PTMs found in bovine MBP and those found in other species
Generally, the sequence coverage generated from trypsin digestion was more than 80% and it was more than 60% from Glu-C digestion for a total coverage of more than 90% for the combined methods. A typical false discovery rate for tryptic peptides at the identity threshold was around 1.5% and it was under 3% for those peptides cleaved from Glu-C digestion. At least three variants of bovine MBP appeared to be present in the preparation by SDS gel electrophoresis, a major form corresponding to approximately 18 kDa and minor forms corresponding to approximately 16 kDa, 23 kDa, and 37 kDa. Some of these minor forms were verified by MALDI peptide mass fingerprinting of the gel bands analysis of tryptic digests and altogether were estimated to correspond to less than 2% of the total MBP and thus did not interefere with the intact mass analyses. Rattlesnake MBP was estimated to be 19 kDa by SDS gel electrophoresis.
We identified a total of 12 PTMs in all 5 charge components from bovine MBP: C1–3, C8a and C8b based on LC-MSMS of proteolytic digests (, ). The PTMs identified are: acetylated Ala at the protein N-terminus; oxidized M19; deimination at R23, R47, R96 and R161; deamidation at Q102 and Q120; phosphorylated T97; mono- and dimethylated R106; and acetylated K121.
All PTMs found in this study indicated in the bovine MBP primary sequence
Peptides with PTMs found in Bovine MBP isomers
Among these modifications of bovine MBP, the putative presence of acetylation of a lysyl residue has not been previously reported. The modified peptide identified in this study was consistent with the presence of acetyl-lysine () at position 121, adjacent to a deamidated glutamine at 120. The total mass shift of 43 Daltons is localized to the QKP tripeptide based on the observed fragment ions and was initially interpreted as a potential modification of the lysyl residue in the deamidated peptide. The observed mass (1842.8370 Da) at 2.4 ppm is consistent with the calculated mass for the acetyl-lysine peptide (1842.8326 Da) rather than trimethylysine (1842.7966 Da) at 22 ppm but indistinguishable from the mass of the carbamylated and non-deamidated peptide (1842.8438) at 3.7 ppm. The average experimental mass accuracy for peptides identified in this study is 5 ppm.
MS/MS Fragmentation of 113-FSWGAEGQKPGFGYGGR-129
Inspection of the MSMS spectrum identified a weak fragment ion at 901.18 Da which might correspond to the neutral loss reported for carbamylated peptides24,25
, but the intensity is much lower than expected and the mass assignment is limited by mass accuracy in the MSMS mode. To distinguish between the presence of acetylation or carbamylation on Lys 121, a Western blot of bovine MBP () using anti-acetyllysine antibody was performed. The immunoblot is consistent with the presence of acetyllysine in MBP, with the highest level in component C3. The staining intensity observed for acetyl-lysine immunoreactivity in MBP is consistent with the low spectral count obtained for the putative acetylated form of this peptide (5 spectra were detected in C3, none were found in other components). This modified lysine appears to be a rare modification based on spectral counts of the modified versus non-modified peptide. Note that the observation of a probable acetyl-lysine only in the deamidated peptide may simply be a sampling issue and we cannot exclude the possibility that the parent peptide is not also acetylated.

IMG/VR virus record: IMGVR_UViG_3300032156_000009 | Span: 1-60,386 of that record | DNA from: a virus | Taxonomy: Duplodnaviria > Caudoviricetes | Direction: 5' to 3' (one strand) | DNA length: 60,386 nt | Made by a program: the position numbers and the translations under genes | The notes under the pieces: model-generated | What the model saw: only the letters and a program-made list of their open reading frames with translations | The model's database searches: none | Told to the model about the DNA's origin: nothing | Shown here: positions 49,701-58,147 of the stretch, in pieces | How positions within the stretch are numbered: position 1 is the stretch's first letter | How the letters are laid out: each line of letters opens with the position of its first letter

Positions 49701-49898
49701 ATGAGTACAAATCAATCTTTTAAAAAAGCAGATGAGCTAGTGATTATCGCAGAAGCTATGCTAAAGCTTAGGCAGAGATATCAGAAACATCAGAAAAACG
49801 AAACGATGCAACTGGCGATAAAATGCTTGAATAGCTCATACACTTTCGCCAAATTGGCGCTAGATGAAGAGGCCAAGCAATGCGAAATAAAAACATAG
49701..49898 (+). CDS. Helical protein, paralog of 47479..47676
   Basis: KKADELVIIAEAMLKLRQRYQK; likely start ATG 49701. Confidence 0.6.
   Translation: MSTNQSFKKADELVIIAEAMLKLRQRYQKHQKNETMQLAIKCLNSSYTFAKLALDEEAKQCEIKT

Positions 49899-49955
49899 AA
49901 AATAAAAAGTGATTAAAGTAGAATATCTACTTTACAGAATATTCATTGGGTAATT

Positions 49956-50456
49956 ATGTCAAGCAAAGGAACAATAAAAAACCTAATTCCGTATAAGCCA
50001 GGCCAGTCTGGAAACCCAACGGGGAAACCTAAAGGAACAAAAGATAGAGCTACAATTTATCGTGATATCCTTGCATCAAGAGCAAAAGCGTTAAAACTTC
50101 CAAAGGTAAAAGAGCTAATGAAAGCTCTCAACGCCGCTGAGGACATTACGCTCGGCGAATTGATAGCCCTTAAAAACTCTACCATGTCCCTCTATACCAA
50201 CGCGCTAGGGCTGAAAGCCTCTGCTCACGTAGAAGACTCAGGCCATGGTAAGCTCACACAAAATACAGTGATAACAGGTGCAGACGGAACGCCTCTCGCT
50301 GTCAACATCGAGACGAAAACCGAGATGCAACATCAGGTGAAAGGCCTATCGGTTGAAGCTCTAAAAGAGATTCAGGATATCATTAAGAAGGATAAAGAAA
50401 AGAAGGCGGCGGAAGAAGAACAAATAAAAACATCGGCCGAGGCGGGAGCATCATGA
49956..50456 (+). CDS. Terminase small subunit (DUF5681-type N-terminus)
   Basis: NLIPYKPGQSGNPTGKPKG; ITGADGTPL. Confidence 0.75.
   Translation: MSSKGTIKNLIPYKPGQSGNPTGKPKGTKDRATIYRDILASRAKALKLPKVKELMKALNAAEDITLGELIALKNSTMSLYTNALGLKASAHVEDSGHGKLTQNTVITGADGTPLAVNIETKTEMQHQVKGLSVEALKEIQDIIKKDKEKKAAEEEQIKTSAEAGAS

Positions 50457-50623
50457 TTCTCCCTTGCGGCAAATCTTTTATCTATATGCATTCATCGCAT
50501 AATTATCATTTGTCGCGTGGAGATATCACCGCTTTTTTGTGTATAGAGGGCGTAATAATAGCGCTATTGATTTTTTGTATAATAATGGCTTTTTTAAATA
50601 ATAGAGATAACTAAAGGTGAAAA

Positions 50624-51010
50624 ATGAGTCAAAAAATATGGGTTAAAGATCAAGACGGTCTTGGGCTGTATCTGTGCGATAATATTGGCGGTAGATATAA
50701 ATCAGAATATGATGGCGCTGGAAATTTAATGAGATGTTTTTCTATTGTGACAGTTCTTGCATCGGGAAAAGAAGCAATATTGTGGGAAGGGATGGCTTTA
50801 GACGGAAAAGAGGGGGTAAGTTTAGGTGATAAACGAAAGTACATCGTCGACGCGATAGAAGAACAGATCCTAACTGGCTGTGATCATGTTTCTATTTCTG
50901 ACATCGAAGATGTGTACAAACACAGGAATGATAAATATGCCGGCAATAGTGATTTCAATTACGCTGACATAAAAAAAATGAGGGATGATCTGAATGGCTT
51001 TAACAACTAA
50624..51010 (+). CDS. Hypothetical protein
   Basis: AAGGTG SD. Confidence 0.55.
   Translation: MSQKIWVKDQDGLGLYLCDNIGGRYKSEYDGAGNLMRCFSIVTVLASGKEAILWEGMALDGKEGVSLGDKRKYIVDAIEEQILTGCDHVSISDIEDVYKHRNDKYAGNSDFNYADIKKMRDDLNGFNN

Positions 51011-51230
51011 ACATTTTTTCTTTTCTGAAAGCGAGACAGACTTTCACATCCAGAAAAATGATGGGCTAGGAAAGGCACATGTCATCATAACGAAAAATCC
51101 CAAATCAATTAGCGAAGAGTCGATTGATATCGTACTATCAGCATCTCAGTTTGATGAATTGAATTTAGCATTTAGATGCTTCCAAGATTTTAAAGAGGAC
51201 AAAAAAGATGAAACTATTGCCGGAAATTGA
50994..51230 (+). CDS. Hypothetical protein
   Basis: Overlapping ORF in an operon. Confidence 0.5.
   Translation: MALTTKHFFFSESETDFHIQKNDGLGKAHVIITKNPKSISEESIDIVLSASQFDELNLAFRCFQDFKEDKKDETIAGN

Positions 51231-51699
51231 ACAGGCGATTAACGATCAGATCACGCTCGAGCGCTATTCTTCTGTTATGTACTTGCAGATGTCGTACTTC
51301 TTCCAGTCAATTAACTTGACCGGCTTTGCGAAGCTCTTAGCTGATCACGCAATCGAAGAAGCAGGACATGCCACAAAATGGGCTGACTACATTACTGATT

Confirmation of the acetylated-Lysine in MBP fraction C3 by Western Blot
We identified both mono- and dimethylated forms of R106 in all five MBP components () which verified a previous study1
. The strong neutral losses of 31 Da and 49 Da observed in the MSMS spectra correspond respectively to monomethylamine (MMA, H2N-CH3) and MMA+H2O26
, confirming that R106 was symmetrically dimethylated (). This is consistent with previous reports for other species which used non-mass spectrometric methods1
. The level of methylation observed varied in the different charge components. By intact mass analysis, the ratio of monomethylation vs dimethylation decreased in components C1 through C3 () but it was not possible to verify this in components C8a and C8b because intact mass analysis failed to produce high-quality spectra due to impurities present in these two components. Brostoff, S. et al
., postulated that the biological function of the methylated arginine residue was to stabilize the double-chain structure for the protein induced by the triproline site1